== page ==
Fourth, the uniqueness of Baxter’s argument for clerical celibacy forces one to reexamine the nature of the Christian Directory in terms of the book’s purpose and overarching principles. Scholars have presented the Christian Directory as a summa of the very best of Puritan practical divinity, but such a depiction is difficult to square with Baxter’s argument for clerical celibacy. The conundrum is resolved by understanding that the book was a record of Baxter’s pastoral instruction and practice at Kidderminster, which he intended to help represent his model of ministry for young and inexperienced ministers. He was presenting to them his own convictions about clerical marriage and hoping that many pastors would heed his advice and avoid marrying unless God clearly called them to it…” – pp. 380-83
The Reformed & Celibate Pastor Richard Baxter’s Argument for Clerical Celibacy Ref (V&R, 2021) 417 pp.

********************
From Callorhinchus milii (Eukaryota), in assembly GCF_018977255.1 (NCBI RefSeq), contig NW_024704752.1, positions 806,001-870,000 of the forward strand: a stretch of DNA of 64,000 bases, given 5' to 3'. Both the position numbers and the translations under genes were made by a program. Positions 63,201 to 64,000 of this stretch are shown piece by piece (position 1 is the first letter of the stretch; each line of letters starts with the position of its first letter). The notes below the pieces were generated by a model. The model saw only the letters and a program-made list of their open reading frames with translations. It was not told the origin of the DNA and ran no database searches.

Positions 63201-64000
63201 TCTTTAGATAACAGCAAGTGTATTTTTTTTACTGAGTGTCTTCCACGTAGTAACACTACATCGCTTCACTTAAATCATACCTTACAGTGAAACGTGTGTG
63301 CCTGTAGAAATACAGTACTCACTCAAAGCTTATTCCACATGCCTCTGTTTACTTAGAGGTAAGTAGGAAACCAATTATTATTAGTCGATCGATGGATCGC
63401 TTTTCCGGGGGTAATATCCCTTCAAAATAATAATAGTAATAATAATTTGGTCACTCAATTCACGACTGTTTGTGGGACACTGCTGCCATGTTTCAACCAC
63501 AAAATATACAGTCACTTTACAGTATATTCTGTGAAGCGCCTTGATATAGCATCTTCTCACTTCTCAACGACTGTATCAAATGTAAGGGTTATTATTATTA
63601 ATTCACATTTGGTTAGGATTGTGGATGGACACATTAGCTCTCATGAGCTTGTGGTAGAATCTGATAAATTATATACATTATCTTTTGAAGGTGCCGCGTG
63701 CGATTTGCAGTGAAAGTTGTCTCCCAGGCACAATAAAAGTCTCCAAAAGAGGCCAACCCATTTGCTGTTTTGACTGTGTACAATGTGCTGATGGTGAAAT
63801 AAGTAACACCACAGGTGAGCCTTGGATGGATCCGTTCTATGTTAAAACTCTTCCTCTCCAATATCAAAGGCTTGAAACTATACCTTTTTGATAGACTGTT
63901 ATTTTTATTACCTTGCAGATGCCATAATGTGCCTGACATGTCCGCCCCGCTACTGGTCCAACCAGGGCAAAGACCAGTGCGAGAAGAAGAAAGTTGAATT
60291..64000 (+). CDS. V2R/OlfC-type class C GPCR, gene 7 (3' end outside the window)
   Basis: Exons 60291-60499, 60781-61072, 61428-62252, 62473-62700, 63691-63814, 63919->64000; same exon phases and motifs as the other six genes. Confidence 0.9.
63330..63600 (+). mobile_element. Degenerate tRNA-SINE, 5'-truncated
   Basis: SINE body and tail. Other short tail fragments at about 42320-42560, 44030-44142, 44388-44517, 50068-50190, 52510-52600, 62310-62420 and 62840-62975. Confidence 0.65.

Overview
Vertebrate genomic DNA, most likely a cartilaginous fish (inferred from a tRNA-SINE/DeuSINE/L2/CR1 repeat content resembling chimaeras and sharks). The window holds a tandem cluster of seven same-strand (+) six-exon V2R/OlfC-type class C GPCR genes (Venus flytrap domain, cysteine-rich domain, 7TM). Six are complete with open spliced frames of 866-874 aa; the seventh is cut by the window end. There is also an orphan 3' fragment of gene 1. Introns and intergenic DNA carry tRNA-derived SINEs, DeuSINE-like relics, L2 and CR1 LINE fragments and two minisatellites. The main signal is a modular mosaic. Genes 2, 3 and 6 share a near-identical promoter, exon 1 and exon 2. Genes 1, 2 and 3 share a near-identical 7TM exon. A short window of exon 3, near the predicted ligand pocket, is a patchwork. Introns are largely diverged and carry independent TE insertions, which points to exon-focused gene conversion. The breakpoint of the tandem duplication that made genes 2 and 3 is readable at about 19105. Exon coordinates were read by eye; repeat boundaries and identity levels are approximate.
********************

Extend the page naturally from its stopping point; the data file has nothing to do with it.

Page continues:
“Baxter (1615–1691) was… [an] English Puritan of the seventeenth century. He is well known for his ministerial manual “The Reformed Pastor”, in which he expressed the unusual conviction that parish ministers were better off unmarried. And yet, Baxter seemed to contradict himself by marrying one of his parishioners, Margaret Charlton. Though Baxter claimed to be happily married, he continued to champion celibacy for the rest of his life. This book explores Baxter’s argument for clerical celibacy by placing it in the context of his life and the turbulent events of seventeenth-century England. His viewpoint was shaped by several factors, including the Puritan literature he read, the context of his parish ministry, his burdensome model of soul care, and the formative life experiences shaping his theology and perspective. These factors not only explain why Baxter became the only Puritan to champion clerical celibacy but also why he continued to do so even after marrying.”